WHEREFORE, the Financial Catalyst, Inc. of Unit 1107 Jollibee Plaza, Emerald Avenue, Ortigas Center, Pasig City 1605 Philippines is hereby designated to audit the books of Heirs of Eugenia V. Roxas, Inc.

The Financial Catalyst, Inc. is requested to inform the court within seventy-two (72) hours from receipt of this order if it accepts the designation.  Should it accept the designation, it should start the audit immediately.

The president, vice president, corporate secretary, treasurer and other officers of the Heirs of Eugenia V. Roxas, Inc. are directed to cooperate with the auditing firm and to provide all the necessary support to accomplish its duty.

The [private respondents herein] are hereby directed to make an initial deposit with the Clerk of Court the sum of FIFTY THOUSAND PESOS (P50,000.00) to cover the expenses audit.  It is understood that the expenses of audit shall be taxed as cost against the losing party or parties.[8]

All the aforementioned orders of the RTC were assailed before the Court of Appeals in CA G.R. SP No. 67384.  On 16 July 2002, the Court of Appeals issued a TRO enjoining RTC from implementing the questioned orders.

When petitioners refused to allow Financial Catalyst, Inc. to audit their books, the RTC declared Guillermo Roxas, Ma. Eugenia Vallarta and Roxas in contempt of court and issued a warrant for their arrest on 19 August 2002.[9]  Said Order was also challenged before the Court of Appeals in CA-G.R. SP No. 73187.

Thereafter, the Court of Appeals resolved to consolidate the two (2) petitions.

Finding them without merit, the Court of Appeals dismissed the petitions and affirmed the questioned orders of the RTC.  The Court of Appeals upheld the right of private respondents as stockholders to inspect corporate books and records pursuant to Section 75 of the Corporation Code.  It also defended the audit of the books of HEVRI for the proper determination of the issue of dissolution of the corporation.  Further, the Court of Appeals sustained the validity of the indirect contempt proceedings.  The Court of Appeals observed that Petitioners Guillermo Roxas, Ma. Eugenia Vallarta and Rafael Roxas were in fact given a chance to be heard in open court through an Order dated 14 June 2002:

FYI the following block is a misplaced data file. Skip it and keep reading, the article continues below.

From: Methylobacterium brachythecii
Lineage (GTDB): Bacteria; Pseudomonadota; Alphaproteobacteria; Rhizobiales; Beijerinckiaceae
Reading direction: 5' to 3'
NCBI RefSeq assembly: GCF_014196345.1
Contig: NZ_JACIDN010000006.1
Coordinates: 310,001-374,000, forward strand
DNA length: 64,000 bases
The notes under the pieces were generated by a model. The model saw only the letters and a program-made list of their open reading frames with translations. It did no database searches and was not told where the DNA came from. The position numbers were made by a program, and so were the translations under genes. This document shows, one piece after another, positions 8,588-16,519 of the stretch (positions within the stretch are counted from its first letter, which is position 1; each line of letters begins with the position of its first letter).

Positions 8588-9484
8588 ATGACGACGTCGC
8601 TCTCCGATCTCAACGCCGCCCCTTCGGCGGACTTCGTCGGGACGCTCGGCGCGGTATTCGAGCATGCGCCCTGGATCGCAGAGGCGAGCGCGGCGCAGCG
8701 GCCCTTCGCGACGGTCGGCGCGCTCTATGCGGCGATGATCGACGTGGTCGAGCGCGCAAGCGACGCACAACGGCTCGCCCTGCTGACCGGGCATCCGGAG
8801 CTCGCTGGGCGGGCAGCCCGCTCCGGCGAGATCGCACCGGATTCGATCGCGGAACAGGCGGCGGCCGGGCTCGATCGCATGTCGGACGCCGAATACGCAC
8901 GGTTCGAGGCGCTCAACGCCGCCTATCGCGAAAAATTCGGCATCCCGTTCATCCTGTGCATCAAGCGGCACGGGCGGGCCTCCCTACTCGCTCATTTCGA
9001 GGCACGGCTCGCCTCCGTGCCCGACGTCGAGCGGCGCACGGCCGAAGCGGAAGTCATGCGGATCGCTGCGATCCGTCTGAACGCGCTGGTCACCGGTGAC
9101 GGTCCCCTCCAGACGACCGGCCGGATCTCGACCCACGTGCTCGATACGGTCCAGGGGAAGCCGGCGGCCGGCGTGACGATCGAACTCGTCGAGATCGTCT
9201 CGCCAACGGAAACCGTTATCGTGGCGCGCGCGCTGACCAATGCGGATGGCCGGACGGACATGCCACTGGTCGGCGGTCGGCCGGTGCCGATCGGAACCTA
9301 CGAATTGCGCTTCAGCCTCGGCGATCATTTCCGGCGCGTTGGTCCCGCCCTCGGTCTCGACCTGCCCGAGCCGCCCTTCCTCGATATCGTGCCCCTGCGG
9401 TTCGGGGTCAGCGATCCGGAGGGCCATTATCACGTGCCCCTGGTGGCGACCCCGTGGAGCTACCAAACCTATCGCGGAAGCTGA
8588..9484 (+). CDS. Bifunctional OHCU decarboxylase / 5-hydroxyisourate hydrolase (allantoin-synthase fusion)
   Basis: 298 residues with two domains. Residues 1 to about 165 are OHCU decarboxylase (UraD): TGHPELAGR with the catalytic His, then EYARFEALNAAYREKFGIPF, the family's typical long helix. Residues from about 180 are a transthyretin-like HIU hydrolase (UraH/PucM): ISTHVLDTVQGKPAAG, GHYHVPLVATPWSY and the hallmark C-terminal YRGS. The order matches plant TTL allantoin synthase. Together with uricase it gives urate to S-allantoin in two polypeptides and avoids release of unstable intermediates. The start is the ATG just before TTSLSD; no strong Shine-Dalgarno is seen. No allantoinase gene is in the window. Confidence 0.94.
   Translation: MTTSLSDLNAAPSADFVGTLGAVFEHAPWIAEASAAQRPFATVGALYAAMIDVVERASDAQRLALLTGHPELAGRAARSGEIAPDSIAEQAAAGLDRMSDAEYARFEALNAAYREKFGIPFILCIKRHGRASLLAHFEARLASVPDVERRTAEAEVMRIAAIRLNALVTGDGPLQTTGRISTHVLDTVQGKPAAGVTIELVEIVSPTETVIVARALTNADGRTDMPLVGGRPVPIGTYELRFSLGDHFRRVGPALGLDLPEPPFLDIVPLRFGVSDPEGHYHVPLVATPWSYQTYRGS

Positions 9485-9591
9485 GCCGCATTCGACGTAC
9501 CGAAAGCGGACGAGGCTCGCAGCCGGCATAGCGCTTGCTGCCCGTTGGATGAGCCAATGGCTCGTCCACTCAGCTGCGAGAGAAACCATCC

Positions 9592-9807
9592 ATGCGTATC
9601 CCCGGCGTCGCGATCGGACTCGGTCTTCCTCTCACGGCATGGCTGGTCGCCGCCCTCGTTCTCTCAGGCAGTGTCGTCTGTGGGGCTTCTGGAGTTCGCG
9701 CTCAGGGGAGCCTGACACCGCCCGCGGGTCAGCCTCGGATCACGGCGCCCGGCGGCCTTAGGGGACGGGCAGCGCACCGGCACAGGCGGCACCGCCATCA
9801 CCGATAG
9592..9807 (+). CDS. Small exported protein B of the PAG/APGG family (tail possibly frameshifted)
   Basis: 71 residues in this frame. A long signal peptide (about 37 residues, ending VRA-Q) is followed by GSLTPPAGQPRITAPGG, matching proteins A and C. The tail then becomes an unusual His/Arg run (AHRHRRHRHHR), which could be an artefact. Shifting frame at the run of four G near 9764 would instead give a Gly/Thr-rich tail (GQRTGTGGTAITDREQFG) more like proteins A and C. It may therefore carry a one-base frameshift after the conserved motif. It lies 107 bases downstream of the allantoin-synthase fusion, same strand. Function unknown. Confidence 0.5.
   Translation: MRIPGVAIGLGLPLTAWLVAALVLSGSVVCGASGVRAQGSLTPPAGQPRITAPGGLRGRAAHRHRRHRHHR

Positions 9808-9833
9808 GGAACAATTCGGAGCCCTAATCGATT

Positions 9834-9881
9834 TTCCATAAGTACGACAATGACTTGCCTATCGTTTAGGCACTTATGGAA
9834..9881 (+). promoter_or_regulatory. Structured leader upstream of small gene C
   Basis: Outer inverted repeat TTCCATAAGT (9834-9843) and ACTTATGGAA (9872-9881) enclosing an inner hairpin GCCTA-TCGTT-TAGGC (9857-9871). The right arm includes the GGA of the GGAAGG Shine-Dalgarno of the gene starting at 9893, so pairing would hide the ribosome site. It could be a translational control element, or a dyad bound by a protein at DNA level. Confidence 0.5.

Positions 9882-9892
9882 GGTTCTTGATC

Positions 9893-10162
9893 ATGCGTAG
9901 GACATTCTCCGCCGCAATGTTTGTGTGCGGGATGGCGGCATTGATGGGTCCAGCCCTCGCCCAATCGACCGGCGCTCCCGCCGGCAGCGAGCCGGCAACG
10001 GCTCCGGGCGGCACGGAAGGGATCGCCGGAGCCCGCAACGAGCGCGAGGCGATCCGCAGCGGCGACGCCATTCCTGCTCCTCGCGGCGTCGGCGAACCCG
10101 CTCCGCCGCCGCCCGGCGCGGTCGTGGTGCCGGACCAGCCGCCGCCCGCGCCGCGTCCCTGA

In view of the seriousness of the charge that may result in the imposition of a fine upon the defendants in an amount not exceeding thirty thousand pesos or imprisonment not exceeding six (6) months, or both or indefinite imprisonment until they comply with the ORDERS of the court, the Court:

RESOLVES to hold a formal trial to enable the said defendants to defend themselves at a hearing scheduled on Friday, the 28th day of June, 2002 at 8:30 A.M. at Room 460, City Hall, Manila, Philippines.[10]

Petitioners moved for the cancellation of the hearing, which motion was denied.

A motion for reconsideration was filed but it was denied on 29 October 2003,[11] hence the instant petition.

Petitioners assert that the RTC effectively ruled that a stockholder’s right to inspection and to financial information include the absolute right to cause the conduct of an audit.  Petitioners insist that the trial court should have examined the audited financial statements first before ordering another audit.  By declaring that an audit be conducted, petitioners claim that the trial court effectively granted private respondents’ prayer for inspection and examination of the books of accounts of HEVRI without hearing or trial.  Also according to petitioners, the appointment of an independent auditor was not even specifically prayed for in the Amended Petition.  Petitioners take exception to the ruling of the Court of Appeals that an audit will determine the financial status of the company. Petitioners aver that gross mismanagement, as alleged by private respondents, is a factor that must be proved by hard and convincing evidence.  Finally, petitioners challenge the validity of the contempt order issued against them.  Petitioners contend that the trial court did not motu propio initiate the contempt proceedings but it was prompted by private respondents through a motion for the issuance of a show cause order, thereby disregarding Section 4, Rule 71 of the Rules of Court.

Private respondents justified the order of audit by the RTC to determine the presence or absence of mismanagement and pursuant to Rule 32 of the Rules of Court.  They also maintain that the directive to conduct an audit does not amount to a prejudgment of the case.  Anent the citation for contempt, private respondents assert that petitioners’ whimsical disregard of the authority of the trial court exemplified by the unreasonable and unjustified refusal to comply with the directed audit constitute indirect contempt of court.